Search provider Yahoo’s revenue slipped slightly, with revenue from search results falling 27 percent, its U.S. operations continuing to falter and minor growth in Asia keeping the company from posting significant losses.

Yahoo’s net revenue was down 12 percent from $1.7 billion to $1.53 billion in the fourth quarter last year when compared to 2009. Income was up 85 percent to $220 million, up from $119 million in the fourth quarter of 2009. But that’s largely because Yahoo has ruthlessly cut costs under CEO Carol Bartz’s reign — its total expenses were down 13 percent to $747 million from $863 million in the same quarter a year earlier. That also included research and development for products.

The troubles continue to mount for Bartz, who has seen everything from a semi-exodus of Yahoo executives to a public relations snafu regarding online services of epic proportions during her tenure as chief executive of the search provider. Bartz took control of the company toward the beginning of 2009 in order to turn it around as Google rapidly became the dominant search provider, but she has failed to move the needle on the company’s share values since then. After a brief run-up in early 2009, Yahoo’s shares have largely built a nest at around the $15.50 mark. Despite the company’s best efforts to remake itself and stay relevant, Bartz’s Yahoo has largely been the same as it is today — in line with expectations.

The largest dip came from advertising on search results, where revenue fell from $863 million in the fourth quarter of 2009 to $639 million in 2010. Yahoo’s display advertising revenues, however, rose 14 percent from $559 million to $635 million. Yahoo’s search engine is powered by Microsoft’s Bing engine, and Yahoo has a revenue sharing arrangement with the company. It paid Microsoft $66 million in the fourth quarter last year and is expected to pay $36 million in the first quarter this year for the arrangement.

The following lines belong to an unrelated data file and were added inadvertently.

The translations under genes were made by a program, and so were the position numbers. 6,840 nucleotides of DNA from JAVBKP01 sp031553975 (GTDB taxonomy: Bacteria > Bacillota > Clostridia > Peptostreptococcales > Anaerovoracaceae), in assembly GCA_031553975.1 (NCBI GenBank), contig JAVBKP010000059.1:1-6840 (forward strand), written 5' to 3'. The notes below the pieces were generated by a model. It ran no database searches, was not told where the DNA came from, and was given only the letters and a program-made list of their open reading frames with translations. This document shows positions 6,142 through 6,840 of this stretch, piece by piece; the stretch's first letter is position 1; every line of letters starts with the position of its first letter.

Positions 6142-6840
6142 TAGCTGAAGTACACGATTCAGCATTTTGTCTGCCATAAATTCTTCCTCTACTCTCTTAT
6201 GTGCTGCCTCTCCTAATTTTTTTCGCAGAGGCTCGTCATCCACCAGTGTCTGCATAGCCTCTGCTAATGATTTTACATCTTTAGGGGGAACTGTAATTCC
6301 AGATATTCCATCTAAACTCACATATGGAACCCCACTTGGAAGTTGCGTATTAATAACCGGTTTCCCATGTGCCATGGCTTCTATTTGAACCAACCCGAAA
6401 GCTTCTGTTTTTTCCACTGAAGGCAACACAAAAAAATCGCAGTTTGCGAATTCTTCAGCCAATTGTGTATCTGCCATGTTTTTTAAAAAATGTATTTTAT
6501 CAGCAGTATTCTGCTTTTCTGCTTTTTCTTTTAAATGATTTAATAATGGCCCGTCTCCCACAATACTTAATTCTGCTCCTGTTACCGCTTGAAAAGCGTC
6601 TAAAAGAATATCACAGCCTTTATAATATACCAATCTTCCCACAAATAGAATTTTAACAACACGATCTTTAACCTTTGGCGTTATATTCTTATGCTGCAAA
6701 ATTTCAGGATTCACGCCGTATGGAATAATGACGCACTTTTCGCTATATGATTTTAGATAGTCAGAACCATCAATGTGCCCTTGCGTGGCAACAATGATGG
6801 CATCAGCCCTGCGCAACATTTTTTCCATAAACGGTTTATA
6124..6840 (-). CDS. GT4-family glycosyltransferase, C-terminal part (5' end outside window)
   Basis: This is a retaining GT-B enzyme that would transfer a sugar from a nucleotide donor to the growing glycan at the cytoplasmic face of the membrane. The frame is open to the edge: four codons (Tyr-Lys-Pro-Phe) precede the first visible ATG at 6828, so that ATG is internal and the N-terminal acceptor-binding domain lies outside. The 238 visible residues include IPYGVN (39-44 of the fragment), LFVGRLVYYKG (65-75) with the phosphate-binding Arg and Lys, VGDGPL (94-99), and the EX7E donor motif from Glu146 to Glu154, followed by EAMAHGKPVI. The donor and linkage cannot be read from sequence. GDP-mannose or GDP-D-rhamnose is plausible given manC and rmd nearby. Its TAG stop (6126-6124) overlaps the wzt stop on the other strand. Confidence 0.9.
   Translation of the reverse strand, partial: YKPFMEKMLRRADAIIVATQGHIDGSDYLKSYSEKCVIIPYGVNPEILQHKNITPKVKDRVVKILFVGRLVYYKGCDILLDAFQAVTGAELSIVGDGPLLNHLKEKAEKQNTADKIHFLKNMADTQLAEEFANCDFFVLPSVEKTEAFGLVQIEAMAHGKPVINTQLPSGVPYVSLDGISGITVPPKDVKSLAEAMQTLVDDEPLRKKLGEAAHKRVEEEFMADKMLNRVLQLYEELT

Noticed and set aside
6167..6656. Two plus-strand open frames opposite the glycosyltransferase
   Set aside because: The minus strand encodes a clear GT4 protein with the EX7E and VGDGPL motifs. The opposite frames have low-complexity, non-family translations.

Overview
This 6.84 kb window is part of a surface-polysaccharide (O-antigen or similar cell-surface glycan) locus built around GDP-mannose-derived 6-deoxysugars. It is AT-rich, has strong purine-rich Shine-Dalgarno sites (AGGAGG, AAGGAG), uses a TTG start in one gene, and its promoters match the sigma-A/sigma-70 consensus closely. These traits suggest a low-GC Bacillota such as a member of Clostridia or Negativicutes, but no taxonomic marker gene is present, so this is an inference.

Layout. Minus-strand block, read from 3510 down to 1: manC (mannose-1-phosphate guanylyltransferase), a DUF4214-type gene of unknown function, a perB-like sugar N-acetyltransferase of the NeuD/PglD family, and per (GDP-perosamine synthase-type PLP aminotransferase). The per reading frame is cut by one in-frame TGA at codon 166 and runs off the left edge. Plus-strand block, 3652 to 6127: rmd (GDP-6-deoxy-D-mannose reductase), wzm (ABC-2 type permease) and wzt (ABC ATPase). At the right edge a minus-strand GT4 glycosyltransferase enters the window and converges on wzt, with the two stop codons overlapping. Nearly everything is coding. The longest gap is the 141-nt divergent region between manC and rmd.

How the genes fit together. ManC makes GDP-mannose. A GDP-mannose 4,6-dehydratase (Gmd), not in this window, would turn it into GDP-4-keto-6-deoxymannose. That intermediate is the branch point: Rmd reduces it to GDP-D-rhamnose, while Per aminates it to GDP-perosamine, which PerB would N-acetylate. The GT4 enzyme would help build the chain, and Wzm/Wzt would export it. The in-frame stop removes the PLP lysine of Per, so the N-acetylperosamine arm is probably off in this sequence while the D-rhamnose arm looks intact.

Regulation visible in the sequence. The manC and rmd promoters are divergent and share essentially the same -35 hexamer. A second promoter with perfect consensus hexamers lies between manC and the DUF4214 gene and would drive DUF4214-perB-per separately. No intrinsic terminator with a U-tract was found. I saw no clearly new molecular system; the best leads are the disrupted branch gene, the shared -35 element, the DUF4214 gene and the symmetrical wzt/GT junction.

While its revenues in the U.S. continued to sag, Yahoo saw a decent amount of growth in Asia. It’s revenue (minus traffic acquisition costs) was up 15 percent to $211 million from $184 million in the fourth quarter year-over-year. That’s compared to a 7.9 percent decline in revenue from U.S. operations, down from $965 million to $889 million year-over-year in the fourth quarter.

Excluding traffic acquisition costs, Yahoo’s revenue was only down 4 percent to $1.2 billion — which just about hit the consensus estimates from Wall Street analysts of $1.19 billion. Wall Street analysts were expecting $1.5 billion in net revenue before traffic acquisition costs and $239 million in income. Yahoo is projecting revenue between $1.02 and $1.08 billion in the first quarter this year, well below Wall Street estimates of $1.13 billion.

Meanwhile, Google and Facebook are dominating the search space where Yahoo was once a major player. And to add a little bit of insult to injury, Yahoo earlier announced it is reducing its workforce by 1 percent today — between 100 and 150 members of its staff.

Even though the company’s results largely met the expectations of Wall Street analysts, its shares were still down around 3.5 percent to $15.45 in extended trading.

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